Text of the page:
Date: Monday, November 8, 2021
Session Type: Poster Session C
Session Time: 8:30AM-10:30AM
Background/Purpose: A variety of biologic and targeted synthetic disease modifying antirheumatic agents have been widely used among patients with psoriatic arthritis (PsA). Due to the lack of head-to-head comparison trials, the comparative risk of respiratory tract infections (RTIs) among these available agents remains unclear, however. Consequently, a network meta-analysis (NMA) was used to address this knowledge gap, and we sought to investigate the comparative risk of RTIs with different biologic and targeted synthetic disease modifying antirheumatic agents in PsA.
Methods: Medline, PubMed, Embase, Scopus, Cochrane Central, and clinicaltrials.gov were searched to identify phase 3 and 4 randomized clinical trials (RCTs) that reported safety outcomes of biologic and targeted synthetic disease modifying antirheumatic agents in PsA. Outcome of interest was occurrence of respiratory tract infection(s) within on-treatment or placebo-controlled duration. Mixed treatment comparisons were computed using NMA within the frequentist framework. Fixed effect models were used due to sparse direct evidence and open network. Effect estimates were expressed as odds ratio (OR) with their 95% confidence intervals (CIs). P-scores were calculated to establish relative rankings of different treatment options. A sensitivity analysis was conducted using Bayesian NMA approach. All statistical analyses were conducted in R (v 4.0.2).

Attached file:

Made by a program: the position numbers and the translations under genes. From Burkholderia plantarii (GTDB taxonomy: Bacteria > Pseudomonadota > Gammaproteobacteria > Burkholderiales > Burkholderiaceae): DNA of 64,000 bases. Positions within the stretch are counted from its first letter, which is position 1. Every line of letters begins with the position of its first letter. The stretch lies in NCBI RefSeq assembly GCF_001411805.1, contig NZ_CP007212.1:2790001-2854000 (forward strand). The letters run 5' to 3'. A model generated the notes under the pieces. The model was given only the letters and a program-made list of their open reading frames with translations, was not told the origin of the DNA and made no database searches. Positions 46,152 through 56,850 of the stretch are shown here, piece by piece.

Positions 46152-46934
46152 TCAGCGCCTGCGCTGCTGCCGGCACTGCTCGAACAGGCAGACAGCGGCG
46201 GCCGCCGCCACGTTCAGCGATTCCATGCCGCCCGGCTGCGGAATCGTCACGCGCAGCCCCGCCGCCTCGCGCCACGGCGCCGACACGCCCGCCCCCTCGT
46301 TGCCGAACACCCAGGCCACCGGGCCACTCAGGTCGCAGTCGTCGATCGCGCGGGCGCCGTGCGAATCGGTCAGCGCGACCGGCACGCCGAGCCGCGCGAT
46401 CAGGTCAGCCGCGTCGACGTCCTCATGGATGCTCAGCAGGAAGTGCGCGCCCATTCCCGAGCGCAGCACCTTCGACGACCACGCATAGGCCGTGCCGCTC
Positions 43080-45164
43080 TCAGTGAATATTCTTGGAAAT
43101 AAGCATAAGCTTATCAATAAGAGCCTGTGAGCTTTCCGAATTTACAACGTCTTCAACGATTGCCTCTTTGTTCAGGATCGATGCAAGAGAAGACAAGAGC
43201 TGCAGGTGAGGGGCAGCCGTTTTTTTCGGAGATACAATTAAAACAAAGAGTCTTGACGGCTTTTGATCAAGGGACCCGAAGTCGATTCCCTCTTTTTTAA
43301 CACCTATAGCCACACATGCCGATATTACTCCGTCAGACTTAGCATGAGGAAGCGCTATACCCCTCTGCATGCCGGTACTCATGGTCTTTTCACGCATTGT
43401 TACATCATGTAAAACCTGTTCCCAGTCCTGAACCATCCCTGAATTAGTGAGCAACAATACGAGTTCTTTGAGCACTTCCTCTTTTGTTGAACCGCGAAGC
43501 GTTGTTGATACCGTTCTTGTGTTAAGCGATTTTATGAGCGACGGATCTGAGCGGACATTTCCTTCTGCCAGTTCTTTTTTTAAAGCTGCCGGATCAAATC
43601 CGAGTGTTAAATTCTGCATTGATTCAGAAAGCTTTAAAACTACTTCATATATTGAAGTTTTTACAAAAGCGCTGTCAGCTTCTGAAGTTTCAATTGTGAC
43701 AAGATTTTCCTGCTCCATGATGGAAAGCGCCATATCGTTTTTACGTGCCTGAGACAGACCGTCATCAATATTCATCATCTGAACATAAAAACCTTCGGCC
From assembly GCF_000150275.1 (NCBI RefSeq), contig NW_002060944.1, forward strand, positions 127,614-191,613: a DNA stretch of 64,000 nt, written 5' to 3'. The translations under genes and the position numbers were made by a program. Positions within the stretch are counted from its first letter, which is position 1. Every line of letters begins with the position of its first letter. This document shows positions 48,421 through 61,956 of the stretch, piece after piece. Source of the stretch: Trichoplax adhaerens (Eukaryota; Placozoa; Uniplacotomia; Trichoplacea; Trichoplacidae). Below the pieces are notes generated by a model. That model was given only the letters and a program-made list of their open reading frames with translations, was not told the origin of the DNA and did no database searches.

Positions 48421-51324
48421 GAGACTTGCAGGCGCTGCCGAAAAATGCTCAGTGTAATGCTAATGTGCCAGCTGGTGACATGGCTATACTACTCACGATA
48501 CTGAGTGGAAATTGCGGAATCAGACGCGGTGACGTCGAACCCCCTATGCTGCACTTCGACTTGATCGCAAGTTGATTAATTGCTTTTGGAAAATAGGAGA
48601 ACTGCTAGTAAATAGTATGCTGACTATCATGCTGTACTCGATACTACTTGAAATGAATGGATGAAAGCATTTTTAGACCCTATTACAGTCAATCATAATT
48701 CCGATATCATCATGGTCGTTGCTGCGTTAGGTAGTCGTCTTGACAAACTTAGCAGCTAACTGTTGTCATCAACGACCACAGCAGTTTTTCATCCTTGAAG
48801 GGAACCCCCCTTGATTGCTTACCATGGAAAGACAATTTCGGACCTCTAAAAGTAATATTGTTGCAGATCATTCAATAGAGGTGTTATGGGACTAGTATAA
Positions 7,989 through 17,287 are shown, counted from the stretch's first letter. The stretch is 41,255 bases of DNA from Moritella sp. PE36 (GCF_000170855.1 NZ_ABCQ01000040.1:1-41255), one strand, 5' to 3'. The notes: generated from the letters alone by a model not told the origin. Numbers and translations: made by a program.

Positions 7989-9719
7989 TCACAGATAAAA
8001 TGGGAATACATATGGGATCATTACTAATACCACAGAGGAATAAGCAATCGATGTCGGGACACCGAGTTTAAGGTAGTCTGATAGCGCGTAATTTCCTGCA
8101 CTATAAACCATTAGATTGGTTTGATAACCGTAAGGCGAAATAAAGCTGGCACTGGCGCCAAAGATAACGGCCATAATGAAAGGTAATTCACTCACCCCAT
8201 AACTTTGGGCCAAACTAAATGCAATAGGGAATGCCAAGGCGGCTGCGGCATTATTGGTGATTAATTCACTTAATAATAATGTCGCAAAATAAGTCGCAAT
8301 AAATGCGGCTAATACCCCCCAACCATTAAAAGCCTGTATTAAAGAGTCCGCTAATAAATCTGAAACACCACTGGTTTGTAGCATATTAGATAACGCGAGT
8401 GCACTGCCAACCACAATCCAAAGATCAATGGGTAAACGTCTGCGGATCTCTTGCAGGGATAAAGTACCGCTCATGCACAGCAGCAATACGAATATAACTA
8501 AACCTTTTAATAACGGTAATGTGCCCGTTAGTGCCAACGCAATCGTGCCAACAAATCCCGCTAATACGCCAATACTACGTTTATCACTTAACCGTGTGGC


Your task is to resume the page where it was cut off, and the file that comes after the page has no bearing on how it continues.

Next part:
Results: A total of 33 RCTs were included in this systematic review. A total of 32 RCTs with 14,974 patients, and 17 unique treatment arms were included in the NMA and one RCT did not report any RTI events was excluded [see Figure 1.] Mixed treatment comparisons showed that abatacept (P-score 0.92) ranked as the best (lowest likelihood of RTIs) treatment compared to adalimumab (OR 0.49; 95% CI 0.24-0.99), apremilast (OR 0.36; 95% CI 0.17-0.74), certolizumab (OR 0.34; 95% CI 0.15-0.79), golimumab (OR 0.38; 95% CI 0.15-0.95), guselkumab (OR 0.42; 95% CI 0.19-0.92), tofacitinib (OR 0.36; 95% CI 0.16-0.83), and upadacitinib (OR 0.45; 95% CI 0.22-0.93). Apremilast ranked the lowest with increased likelihood of RTIs compared to infliximab (OR 2.00; 95% CI 1.09-3.67), and secukinumab (OR 1.58; 95% CI 1.11-2.25). However, no other significant differences were observed across different biologic and targeted synthetic disease modifying antirheumatic agents [Figure 2]. The results were consistent with Bayesian NMA.
Conclusion: Abatacept may have a lower risk of RTIs when used for treatment of PsA. Further analyses are warranted to assess the severity and type of RTIs associated with these treatments.
To cite this abstract in AMA style:Liu Y, Bilal J, Ajmal M, Naqvi S, Shahid Z, Khakwani K, Gondal F, Riaz I, Bhattacharjee S, Bogucka R, Kwoh C. Risk of Respiratory Tract Infections with Biologic and Targeted Synthetic Antirheumatic Agents in Psoriatic Arthritis: A Systematic Review and Network Meta-analysis [abstract]. Arthritis Rheumatol. 2021; 73 (suppl 10). https://acrabstracts.org/abstract/risk-of-respiratory-tract-infections-with-biologic-and-targeted-synthetic-antirheumatic-agents-in-psoriatic-arthritis-a-systematic-review-and-network-meta-analysis/. Accessed December 5, 2021.
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